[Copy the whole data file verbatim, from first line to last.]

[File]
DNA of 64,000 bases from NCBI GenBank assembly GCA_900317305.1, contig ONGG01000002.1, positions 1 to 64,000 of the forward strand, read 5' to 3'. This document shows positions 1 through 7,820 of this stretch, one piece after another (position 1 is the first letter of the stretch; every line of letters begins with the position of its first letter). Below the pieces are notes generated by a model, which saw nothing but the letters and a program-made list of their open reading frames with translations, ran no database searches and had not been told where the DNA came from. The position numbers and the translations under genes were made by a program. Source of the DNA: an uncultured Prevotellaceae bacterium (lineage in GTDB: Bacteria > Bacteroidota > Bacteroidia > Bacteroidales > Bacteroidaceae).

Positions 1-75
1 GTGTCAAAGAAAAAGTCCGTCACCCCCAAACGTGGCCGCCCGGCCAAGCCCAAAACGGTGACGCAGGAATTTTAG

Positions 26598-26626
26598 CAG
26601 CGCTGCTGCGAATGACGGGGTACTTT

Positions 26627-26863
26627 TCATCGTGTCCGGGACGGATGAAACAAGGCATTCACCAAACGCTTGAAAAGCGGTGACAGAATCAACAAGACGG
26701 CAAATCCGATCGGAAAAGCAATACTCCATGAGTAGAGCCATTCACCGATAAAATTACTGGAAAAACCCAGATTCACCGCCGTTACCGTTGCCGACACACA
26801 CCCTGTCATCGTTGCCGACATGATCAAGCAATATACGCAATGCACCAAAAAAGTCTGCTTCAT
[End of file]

DNA of 64,000 bases from NCBI GenBank assembly GCA_900317305.1, contig ONGG01000002.1, positions 1 to 64,000 of the forward strand, read 5' to 3'. This document shows positions 1 through 7,820 of this stretch, one piece after another (position 1 is the first letter of the stretch; every line of letters begins with the position of its first letter). Below the pieces are notes generated by a model, which saw nothing but the letters and a program-made list of their open reading frames with translations, ran no database searches and had not been told where the DNA came from. The position numbers and the translations under genes were made by a program. Source of the DNA: an uncultured Prevotellaceae bacterium (lineage in GTDB: Bacteria > Bacteroidota > Bacteroidia > Bacteroidales > Bacteroidaceae).

Positions 1-75
1 GTGTCAAAGAAAAAGTCCGTCACCCCCAAACGTGGCCGCCCGGCCAAGCCCAAAACGGTGACGCAGGAATTTTAG

Positions 26598-26626
26598 CAG
26601 CGCTGCTGCGAATGACGGGGTACTTT

Positions 26627-26863
26627 TCATCGTGTCCGGGACGGATGAAACAAGGCATTCACCAAACGCTTGAAAAGCGGTGACAGAATCAACAAGACGG
26701 CAAATCCGATCGGAAAAGCAATACTCCATGAGTAGAGCCATTCACCGATAAAATTACTGGAAAAACCCAGATTCACCGCCGTTACCGTTGCCGACACACA
26801 CCCTGTCATCGTTGCCGACATGATCAAGCAATATACGCAATGCACCAAAAAAGTCTGCTTCAT